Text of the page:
Georgia representatives reviewing the state’s medical marijuana laws voted unanimously Wednesday to move ahead with a bill to allow cannabis oil dispensaries.
State Rep. Allen Peake, the chairman of the House Medical Cannabis Working Group, said there are now nearly 3,400 Georgians registered with the state to use medical marijuana oil, but they have no way of legally obtaining the drug.
“There’s still a huge issue,” said Peake, R-Macon. “People come to the Department of Public Health (and say), ‘OK, I’ve got my card now, what do I do? Where do I get the product? Where do I go to access medical cannabis oil that the state has said I can legally possess?’”
Medical marijuana in Georgia is in the form of cannabis oil that provides patients relief from symptoms but doesn’t give users a high. The General Assembly approved limited medical marijuana use in 2015 for patients with conditions such as cancer, Parkinson’s disease and epilepsy.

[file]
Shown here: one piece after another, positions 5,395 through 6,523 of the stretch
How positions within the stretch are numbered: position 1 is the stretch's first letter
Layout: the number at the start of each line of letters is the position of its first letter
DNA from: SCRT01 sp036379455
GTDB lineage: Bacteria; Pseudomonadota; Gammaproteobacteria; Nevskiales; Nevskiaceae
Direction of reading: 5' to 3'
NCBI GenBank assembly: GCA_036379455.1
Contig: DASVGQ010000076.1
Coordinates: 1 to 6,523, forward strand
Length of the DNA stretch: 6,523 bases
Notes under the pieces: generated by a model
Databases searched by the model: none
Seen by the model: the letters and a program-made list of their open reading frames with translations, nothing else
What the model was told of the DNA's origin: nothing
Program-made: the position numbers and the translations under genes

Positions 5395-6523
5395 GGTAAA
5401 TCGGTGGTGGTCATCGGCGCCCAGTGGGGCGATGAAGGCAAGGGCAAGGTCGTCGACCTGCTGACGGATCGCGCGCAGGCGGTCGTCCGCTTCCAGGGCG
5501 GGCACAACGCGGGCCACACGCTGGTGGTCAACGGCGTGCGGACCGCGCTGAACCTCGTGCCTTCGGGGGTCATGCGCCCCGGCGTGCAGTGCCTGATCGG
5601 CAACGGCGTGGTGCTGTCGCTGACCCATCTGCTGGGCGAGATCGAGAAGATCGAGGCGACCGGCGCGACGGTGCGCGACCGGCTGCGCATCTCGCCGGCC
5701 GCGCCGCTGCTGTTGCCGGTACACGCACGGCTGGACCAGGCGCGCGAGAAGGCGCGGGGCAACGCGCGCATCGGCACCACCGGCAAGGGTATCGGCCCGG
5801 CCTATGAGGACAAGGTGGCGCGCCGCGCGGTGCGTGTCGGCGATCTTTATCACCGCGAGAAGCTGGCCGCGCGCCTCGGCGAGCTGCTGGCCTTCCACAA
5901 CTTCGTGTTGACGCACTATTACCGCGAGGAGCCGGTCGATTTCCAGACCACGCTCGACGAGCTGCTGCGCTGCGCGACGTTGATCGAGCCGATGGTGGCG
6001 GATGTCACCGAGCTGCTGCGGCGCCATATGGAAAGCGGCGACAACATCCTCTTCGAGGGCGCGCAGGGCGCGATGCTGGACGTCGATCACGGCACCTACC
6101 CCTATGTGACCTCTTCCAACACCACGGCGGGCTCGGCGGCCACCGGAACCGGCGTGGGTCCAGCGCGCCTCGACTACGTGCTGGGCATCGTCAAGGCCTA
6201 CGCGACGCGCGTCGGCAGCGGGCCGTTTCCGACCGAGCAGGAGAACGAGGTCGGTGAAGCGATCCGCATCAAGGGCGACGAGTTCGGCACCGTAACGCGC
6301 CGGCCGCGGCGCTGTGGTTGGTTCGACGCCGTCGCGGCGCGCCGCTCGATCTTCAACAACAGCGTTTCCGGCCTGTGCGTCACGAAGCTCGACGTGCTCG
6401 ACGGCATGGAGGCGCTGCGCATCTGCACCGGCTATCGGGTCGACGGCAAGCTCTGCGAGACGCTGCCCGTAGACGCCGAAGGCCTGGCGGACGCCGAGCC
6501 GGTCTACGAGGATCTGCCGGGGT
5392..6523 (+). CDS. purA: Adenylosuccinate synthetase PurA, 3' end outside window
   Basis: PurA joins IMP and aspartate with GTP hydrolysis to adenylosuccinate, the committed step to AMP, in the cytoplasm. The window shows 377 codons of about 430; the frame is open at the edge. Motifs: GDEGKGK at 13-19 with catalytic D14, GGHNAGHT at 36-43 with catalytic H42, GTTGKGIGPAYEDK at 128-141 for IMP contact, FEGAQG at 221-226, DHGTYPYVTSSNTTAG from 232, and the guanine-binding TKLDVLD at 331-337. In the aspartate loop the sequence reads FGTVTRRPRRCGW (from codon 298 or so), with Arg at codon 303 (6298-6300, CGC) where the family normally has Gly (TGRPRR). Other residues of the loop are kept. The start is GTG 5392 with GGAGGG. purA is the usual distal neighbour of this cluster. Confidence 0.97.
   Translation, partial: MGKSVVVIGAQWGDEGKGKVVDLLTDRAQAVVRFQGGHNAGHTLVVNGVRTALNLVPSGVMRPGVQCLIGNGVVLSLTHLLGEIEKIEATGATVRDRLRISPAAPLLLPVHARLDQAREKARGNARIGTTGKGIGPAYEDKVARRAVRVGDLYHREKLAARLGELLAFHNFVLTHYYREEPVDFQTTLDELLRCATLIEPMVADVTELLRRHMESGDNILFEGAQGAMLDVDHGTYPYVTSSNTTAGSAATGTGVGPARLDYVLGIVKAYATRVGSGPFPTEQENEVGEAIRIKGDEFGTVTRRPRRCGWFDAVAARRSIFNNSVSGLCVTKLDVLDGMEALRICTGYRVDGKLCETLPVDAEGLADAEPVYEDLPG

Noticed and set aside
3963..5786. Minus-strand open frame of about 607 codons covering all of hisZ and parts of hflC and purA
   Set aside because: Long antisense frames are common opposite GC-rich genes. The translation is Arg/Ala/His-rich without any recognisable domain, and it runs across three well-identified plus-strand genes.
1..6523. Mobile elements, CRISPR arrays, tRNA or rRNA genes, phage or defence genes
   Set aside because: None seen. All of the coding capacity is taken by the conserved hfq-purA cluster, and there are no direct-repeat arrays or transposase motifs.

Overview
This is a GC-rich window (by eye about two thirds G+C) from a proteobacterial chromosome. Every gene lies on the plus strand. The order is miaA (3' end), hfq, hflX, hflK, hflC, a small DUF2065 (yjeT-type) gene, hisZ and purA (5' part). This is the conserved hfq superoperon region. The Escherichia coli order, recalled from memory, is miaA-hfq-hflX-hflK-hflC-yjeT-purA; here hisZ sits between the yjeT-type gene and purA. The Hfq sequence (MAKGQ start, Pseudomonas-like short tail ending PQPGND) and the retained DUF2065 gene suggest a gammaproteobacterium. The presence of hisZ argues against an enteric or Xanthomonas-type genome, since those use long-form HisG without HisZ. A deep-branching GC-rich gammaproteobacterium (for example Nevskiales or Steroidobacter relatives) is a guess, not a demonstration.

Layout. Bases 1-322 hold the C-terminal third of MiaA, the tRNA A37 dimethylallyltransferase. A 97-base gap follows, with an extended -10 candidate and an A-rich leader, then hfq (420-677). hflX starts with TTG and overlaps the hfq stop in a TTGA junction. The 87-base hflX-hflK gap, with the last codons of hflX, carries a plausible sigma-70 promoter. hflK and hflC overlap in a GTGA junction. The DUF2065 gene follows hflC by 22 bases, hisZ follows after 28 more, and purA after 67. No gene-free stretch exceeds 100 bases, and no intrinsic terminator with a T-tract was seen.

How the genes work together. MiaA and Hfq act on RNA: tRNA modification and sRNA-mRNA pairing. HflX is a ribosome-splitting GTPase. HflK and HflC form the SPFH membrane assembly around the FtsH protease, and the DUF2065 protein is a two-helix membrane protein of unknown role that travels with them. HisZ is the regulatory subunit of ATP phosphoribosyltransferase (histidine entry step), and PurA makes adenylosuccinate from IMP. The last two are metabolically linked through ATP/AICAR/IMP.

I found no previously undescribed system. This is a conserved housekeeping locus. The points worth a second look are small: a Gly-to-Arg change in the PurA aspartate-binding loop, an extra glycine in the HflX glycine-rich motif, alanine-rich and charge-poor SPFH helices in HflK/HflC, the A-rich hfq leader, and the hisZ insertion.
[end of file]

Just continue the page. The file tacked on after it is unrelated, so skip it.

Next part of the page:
Peake’s legislation, House Bill 645, would allow up to 10 businesses statewide to distribute medical marijuana oil to registered patients. Up to two universities or businesses would be licensed to cultivate, harvest and produce medical marijuana oil.
“The only way to legally get the THC oil here to dispense is to produce it here in the state of Georgia,” said Rep. Beth Beskin, R-Atlanta.
A poll conducted this month for The Atlanta Journal-Constitution showed that 77 percent of registered voters wanted the state’s medical marijuana program to be expanded to allow harvesting and distribution. About 20 percent opposed expanding medical marijuana, and 3 percent didn’t answer.
Law enforcement agencies oppose growing marijuana in Georgia for any purpose, Peake said.
The Medical Cannabis Working Group recommended that the bill be considered by the House Judiciary Non-civil Committee. A hearing on HB645 hasn’t been scheduled yet.
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